if this is for haxing around su/sudo then check out the visudo command.

if this is for ssh/scp/sshfs then search for ssh using key based authorization.
 
Old 04-07-2016, 07:30 AM   #9
ilesterg
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Quote:
Originally Posted by aristosv View Post
Yes if someone has the script and the file they can run the script successfully. But no damage will be done and they have no way of knowing the password.
Fair enough. Fine. How exactly then is your password used?
 
Old 04-07-2016, 07:39 AM   #10
sundialsvcs
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You really can't "hide" a password in a script. What you need to do is to have some other form of authentication that will allow the host to recognize the script.
 
Old 04-07-2016, 07:46 AM   #11
aristosv
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The script will connect on multiple ftp servers using lftp (local insecure servers working on port 21) to download/synchronize various files.
Again, security is of no concern. This is an old legacy environment which has been completely isolated because is no longer supported. Still, I don't want passwords to be visible in scripts.
 
Old 04-07-2016, 07:48 AM   #12
aristosv
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Quote:
Originally Posted by sundialsvcs View Post
You really can't "hide" a password in a script. What you need to do is to have some other form of authentication that will allow the host to recognize the script.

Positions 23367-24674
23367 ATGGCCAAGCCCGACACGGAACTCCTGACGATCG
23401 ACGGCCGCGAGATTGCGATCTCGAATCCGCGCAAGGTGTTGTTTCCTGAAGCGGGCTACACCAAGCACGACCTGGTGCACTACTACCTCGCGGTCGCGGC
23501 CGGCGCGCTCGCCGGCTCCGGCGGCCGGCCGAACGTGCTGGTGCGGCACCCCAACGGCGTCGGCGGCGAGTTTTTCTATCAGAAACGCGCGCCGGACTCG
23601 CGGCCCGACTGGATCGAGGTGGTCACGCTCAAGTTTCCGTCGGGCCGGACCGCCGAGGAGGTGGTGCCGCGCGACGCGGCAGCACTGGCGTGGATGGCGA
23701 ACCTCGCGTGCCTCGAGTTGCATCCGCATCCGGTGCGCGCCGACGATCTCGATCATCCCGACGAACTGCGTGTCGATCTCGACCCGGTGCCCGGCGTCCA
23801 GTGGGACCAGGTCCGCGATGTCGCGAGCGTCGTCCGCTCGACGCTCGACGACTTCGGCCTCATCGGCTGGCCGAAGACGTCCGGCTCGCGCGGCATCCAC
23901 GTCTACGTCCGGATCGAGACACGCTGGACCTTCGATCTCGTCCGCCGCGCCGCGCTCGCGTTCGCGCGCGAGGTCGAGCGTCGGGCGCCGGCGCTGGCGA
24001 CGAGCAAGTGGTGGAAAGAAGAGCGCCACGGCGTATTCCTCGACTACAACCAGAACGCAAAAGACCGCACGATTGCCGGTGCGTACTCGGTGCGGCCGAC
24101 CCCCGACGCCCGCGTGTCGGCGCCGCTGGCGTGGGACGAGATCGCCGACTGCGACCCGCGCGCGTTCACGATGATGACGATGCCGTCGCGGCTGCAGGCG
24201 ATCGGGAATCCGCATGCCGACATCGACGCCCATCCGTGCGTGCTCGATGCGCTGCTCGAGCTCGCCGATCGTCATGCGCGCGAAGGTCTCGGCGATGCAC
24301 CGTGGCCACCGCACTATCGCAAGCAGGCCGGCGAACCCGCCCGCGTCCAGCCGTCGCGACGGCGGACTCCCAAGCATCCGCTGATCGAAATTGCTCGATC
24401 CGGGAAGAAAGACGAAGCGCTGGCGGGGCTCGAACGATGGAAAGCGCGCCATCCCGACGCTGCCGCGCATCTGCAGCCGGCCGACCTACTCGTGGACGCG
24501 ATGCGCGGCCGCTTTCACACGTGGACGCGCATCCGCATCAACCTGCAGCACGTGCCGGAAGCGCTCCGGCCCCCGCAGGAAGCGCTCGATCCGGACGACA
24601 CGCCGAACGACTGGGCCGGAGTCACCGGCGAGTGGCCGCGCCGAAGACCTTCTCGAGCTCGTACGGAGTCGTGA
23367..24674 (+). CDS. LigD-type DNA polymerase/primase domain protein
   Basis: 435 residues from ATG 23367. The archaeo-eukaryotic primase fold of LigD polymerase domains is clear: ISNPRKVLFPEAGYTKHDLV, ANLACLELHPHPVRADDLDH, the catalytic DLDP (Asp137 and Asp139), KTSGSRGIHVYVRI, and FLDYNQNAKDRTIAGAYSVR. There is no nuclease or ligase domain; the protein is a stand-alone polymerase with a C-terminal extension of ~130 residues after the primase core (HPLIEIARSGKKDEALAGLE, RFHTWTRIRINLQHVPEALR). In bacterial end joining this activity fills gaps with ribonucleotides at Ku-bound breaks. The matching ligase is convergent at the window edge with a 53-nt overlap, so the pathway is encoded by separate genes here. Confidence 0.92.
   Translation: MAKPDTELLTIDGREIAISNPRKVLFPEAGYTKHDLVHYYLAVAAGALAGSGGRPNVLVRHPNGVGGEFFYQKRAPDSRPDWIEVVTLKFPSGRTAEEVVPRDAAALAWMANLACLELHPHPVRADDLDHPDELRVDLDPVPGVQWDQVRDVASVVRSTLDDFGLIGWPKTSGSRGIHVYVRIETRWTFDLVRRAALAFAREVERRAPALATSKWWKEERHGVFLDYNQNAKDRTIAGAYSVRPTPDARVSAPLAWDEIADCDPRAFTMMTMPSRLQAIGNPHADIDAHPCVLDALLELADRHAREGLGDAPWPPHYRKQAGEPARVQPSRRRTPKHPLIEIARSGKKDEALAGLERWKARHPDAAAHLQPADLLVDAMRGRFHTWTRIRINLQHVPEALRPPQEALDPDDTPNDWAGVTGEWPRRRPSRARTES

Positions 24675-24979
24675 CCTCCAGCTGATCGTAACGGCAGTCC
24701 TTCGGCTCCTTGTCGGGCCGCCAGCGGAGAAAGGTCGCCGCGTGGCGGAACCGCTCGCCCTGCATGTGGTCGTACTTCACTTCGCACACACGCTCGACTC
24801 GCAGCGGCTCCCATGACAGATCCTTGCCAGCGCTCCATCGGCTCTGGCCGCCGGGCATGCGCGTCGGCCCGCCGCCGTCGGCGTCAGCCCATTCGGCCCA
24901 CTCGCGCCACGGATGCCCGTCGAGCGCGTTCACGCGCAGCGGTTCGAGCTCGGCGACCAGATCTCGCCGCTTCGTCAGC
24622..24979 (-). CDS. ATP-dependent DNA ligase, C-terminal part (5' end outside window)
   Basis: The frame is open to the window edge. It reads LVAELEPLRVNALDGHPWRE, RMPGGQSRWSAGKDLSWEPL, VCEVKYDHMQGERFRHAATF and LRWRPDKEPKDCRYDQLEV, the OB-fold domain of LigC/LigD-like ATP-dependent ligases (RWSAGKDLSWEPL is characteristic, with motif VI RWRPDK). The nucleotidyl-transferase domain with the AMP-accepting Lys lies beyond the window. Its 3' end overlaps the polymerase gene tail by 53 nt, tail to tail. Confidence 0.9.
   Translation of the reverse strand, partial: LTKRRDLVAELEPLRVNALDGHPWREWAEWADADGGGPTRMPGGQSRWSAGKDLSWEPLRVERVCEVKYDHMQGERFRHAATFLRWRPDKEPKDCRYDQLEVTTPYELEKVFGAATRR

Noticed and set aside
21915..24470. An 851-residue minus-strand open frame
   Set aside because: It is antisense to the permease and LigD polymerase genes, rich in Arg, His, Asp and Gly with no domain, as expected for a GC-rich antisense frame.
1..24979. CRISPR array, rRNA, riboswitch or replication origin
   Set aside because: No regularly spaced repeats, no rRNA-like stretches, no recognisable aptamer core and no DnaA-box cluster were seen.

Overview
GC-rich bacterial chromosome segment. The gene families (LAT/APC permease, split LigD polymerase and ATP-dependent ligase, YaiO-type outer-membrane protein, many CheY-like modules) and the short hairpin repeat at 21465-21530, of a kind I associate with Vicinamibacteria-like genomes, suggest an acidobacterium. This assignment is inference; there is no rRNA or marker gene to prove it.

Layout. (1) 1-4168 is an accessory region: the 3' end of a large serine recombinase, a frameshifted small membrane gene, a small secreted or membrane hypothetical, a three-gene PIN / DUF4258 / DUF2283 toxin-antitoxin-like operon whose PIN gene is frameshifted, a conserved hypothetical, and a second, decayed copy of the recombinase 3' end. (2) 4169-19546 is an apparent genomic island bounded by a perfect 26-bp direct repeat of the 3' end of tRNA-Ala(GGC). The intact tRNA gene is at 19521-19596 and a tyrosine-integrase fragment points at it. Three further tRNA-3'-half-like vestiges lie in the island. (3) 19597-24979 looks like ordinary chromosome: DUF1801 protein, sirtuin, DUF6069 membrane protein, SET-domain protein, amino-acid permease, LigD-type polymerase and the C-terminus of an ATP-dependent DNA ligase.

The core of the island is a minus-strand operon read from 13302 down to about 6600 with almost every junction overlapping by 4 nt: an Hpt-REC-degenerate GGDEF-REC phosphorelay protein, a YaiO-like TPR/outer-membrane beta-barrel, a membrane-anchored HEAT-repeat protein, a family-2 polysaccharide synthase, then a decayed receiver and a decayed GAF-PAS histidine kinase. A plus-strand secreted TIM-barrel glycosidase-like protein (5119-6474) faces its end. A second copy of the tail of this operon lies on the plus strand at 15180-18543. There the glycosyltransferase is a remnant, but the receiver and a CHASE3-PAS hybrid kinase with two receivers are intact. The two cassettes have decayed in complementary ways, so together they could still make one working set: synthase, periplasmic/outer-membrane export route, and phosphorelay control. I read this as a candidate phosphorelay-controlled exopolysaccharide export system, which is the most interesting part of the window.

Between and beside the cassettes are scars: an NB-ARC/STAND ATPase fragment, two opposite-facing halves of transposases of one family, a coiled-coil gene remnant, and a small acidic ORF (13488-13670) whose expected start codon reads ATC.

I find it hard to believe that there's something I can do in Windows, and I can't do it in Linux.
 
Old 04-07-2016, 07:59 AM   #13
pan64
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you need to explain your workflow. What will be stored in which file, where/how do you want to use that secured password? What should be protected?
Remember you do not use script in windows but a binary executable (but probably I missed something).
If you have a powershell script you may also try to post it and we will help you to convert it to unix/bash somehow.
 
Old 04-07-2016, 08:04 AM   #14
ilesterg
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Quote:
Originally Posted by pan64 View Post
If you have a powershell script you may also try to post it and we will help you to convert it to unix/bash somehow.
Exactly why I was interested to know how the password is being used. I can't imagine a powershell/cmd script which makes use of an "encrypted" string as a credential but will still be able to connect to an ftp server.
 
Old 04-07-2016, 08:13 AM   #15
aristosv
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Its basically a simple bash script that is scheduled to run every 24 hours. It connects to multiple ftp servers and synchronizes the files it finds, locally. If you exclude all the variables its a single line that runs lftp with various switches/options.

Ideally, in the script, I want to replace the passwords of the ftp servers with a command or a variable that will read the passwords from an encrypted file. I didn't really want to make a big deal out of this, that's why I simply posted what I usually do with Powershell, and if it can be done with Linux.